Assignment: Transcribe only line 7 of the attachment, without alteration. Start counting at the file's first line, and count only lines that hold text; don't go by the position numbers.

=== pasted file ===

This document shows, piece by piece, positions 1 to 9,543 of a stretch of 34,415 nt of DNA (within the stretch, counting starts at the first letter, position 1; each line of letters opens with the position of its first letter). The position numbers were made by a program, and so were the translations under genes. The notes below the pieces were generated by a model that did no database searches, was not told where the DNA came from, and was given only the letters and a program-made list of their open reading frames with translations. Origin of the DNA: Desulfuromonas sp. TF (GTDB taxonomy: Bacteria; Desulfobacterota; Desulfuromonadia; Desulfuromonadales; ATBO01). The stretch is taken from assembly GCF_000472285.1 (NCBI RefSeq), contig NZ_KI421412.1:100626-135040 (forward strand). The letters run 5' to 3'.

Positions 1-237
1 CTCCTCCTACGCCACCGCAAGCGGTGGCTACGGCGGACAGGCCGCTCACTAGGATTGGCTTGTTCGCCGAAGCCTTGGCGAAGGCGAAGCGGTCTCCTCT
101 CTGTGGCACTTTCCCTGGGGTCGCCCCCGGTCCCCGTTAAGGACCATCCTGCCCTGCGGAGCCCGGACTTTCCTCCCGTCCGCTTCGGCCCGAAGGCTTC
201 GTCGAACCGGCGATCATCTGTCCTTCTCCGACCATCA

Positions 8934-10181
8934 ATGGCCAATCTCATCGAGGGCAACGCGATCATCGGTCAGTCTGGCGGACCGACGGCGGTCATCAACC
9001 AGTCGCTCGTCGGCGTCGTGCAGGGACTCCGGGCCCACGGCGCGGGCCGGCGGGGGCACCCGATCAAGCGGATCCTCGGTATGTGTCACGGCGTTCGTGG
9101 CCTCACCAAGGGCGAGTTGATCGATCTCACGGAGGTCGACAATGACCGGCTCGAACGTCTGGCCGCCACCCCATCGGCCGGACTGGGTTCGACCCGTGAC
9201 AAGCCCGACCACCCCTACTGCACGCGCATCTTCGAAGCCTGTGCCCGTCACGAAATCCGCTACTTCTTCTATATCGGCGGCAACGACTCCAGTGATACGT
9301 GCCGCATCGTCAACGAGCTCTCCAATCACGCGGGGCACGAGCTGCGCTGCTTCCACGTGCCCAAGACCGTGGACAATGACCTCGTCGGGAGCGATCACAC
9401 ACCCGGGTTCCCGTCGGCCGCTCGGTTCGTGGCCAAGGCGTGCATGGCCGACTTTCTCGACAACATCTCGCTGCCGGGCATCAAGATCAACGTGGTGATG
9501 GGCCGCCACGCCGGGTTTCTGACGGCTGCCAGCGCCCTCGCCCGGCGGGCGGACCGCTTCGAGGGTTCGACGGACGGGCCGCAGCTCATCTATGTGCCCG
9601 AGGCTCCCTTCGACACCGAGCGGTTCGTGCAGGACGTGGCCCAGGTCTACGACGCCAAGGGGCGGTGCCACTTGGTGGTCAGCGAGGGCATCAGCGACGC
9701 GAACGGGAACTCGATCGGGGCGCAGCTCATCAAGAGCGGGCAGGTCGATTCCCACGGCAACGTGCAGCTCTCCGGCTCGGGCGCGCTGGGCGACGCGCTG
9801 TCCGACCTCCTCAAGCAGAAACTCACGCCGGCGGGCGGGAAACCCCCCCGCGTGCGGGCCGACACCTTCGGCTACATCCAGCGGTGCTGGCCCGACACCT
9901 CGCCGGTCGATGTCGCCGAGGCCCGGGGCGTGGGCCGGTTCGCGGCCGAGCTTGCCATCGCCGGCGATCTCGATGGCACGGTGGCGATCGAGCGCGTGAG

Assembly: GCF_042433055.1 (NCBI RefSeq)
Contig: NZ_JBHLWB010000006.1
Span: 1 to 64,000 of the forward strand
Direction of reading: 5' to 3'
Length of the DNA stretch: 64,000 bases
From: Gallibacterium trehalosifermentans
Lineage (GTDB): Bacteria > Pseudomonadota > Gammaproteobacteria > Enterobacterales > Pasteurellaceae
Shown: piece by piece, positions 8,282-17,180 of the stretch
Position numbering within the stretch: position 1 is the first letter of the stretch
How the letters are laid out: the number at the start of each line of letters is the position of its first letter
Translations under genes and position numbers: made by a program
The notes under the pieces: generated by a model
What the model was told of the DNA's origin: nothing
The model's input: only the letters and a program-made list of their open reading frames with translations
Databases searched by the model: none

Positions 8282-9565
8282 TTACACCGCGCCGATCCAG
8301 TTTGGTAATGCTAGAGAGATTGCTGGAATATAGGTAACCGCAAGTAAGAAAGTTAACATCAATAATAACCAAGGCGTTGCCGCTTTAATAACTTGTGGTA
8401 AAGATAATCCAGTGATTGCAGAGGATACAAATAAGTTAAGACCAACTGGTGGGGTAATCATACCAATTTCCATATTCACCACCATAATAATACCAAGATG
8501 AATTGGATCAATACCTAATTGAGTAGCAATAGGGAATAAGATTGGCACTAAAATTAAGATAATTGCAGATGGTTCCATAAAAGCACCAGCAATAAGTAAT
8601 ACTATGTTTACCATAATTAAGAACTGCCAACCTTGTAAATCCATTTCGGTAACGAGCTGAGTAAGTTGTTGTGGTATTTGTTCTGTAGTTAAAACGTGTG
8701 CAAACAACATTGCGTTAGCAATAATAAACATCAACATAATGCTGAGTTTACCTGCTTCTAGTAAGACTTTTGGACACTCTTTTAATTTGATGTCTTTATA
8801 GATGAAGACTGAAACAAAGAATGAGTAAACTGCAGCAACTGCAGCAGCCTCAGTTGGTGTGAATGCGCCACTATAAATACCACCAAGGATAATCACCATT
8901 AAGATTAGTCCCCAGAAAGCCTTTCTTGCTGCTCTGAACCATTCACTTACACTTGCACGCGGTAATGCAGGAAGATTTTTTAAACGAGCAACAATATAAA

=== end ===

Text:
8934 ATGGCCAATCTCATCGAGGGCAACGCGATCATCGGTCAGTCTGGCGGACCGACGGCGGTCATCAACC